The Bank of England warned on Thursday that it could force banks and insurers to hold more capital or use other "supervisory tools" as market momentum for ditching the tarnished Libor interest rate benchmark shows signs of flagging. Banks were fined around $9 billion for trying to rig Libor and regulators say it must be scrapped by the end of 2021 because it is based on too few transactions.

China home-price growth accelerated for the first time in seven months, as authorities took steps to ease some property curbs and head off a broader downturn. New-home prices, excluding state-subsidized housing, rose 0.35% last month from November in 70 major cities, National Bureau of Statistics data showed Thursday.

Japan's core machinery orders posted record monthly growth in November, in a bright sign for business spending which has helped sustain a fragile recovery in the world's third-largest economy. Cabinet Office data on Thursday showed that core orders, a highly volatile data series regarded as an indicator of capital spending in the coming six to nine months, rose 18.0% in November from the previous month.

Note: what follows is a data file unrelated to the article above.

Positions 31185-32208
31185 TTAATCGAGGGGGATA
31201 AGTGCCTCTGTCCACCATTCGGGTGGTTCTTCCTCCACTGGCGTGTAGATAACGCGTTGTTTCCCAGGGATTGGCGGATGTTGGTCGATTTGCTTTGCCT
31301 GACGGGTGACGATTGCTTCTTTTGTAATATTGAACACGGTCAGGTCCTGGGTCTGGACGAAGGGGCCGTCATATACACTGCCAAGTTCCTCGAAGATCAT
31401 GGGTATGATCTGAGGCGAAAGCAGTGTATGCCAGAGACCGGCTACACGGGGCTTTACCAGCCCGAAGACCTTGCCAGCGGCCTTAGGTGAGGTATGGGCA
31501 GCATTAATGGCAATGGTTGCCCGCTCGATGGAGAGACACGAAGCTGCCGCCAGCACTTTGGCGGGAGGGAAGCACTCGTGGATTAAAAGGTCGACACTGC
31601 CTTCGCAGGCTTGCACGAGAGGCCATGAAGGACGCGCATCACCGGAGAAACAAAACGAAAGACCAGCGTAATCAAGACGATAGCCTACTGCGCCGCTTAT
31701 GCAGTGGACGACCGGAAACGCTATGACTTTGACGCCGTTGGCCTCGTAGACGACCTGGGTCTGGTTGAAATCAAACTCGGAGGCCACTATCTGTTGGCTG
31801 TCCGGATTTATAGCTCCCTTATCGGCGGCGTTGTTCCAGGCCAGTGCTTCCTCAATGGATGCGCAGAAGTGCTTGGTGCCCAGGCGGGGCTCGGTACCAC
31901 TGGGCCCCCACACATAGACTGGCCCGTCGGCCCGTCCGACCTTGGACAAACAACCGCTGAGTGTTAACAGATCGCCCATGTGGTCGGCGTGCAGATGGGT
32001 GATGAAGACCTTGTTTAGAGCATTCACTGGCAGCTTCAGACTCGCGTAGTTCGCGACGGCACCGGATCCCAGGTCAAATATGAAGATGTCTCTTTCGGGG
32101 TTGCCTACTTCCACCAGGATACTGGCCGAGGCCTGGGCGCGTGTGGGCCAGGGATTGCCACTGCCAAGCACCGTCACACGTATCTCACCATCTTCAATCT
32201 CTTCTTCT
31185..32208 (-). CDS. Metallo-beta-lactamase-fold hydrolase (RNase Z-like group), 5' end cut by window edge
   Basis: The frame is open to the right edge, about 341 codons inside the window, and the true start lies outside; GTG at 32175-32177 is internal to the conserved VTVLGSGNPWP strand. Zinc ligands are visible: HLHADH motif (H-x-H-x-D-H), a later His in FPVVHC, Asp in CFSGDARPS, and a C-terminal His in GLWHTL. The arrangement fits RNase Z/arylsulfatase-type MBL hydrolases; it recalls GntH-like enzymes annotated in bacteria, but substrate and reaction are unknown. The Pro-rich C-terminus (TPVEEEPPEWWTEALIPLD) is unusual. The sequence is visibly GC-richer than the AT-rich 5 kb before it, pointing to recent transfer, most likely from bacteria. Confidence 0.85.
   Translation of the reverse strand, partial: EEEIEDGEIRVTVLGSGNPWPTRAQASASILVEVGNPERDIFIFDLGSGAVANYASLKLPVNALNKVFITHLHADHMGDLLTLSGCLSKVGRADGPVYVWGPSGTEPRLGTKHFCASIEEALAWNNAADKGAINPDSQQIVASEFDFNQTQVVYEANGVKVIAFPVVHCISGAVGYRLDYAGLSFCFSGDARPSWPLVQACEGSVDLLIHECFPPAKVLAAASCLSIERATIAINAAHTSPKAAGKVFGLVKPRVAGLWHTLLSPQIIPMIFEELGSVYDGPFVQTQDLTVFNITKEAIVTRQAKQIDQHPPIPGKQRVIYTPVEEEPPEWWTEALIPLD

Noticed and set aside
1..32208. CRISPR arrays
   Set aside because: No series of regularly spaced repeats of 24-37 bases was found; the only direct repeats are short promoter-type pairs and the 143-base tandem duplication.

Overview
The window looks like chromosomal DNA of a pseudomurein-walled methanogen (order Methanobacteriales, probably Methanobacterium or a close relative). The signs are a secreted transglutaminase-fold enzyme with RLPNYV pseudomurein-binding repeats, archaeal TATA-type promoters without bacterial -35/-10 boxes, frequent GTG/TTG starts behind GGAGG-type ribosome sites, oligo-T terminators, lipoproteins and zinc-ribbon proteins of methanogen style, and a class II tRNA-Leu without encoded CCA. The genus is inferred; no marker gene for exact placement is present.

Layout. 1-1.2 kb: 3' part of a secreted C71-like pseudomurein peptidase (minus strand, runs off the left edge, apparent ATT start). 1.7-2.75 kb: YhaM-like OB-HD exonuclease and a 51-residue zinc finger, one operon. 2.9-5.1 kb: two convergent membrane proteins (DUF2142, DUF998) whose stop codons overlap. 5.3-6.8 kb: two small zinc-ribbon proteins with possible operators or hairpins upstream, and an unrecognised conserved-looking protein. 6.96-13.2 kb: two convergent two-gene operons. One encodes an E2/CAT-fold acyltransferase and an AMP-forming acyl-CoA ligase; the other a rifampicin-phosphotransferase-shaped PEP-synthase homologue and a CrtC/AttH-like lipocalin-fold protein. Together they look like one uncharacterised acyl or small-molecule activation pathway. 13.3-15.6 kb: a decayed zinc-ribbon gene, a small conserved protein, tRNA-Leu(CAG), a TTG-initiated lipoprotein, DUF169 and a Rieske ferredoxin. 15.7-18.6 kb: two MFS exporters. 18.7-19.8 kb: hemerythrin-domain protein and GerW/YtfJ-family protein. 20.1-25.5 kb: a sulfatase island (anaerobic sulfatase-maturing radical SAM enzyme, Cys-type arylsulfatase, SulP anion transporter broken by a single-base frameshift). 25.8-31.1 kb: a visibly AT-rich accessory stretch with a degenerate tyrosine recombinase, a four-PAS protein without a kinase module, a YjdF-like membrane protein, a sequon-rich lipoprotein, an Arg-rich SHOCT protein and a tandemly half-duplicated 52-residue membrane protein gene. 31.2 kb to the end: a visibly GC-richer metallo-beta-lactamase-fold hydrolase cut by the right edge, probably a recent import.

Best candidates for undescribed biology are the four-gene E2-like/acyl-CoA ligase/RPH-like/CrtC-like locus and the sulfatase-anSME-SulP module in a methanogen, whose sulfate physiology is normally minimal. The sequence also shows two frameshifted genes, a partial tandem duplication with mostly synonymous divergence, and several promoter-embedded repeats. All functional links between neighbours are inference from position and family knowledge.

Japanese manufacturers remained in a pessimistic mood in January as Sino-U.S. trade frictions and sluggish global demand weighed on the export-reliant economy, the Reuters Tankan survey showed. But some believed conditions would improve in the next few months, according to the monthly poll.

U.S. producer prices edged up in December as a rise in the cost of goods was offset by weakness in services, the latest indication of tame inflation pressures that could allow the Federal Reserve to keep interest rates unchanged this year. The report from the Labor Department on Wednesday came in the wake of data on Tuesday showing a small rise in consumer prices in December.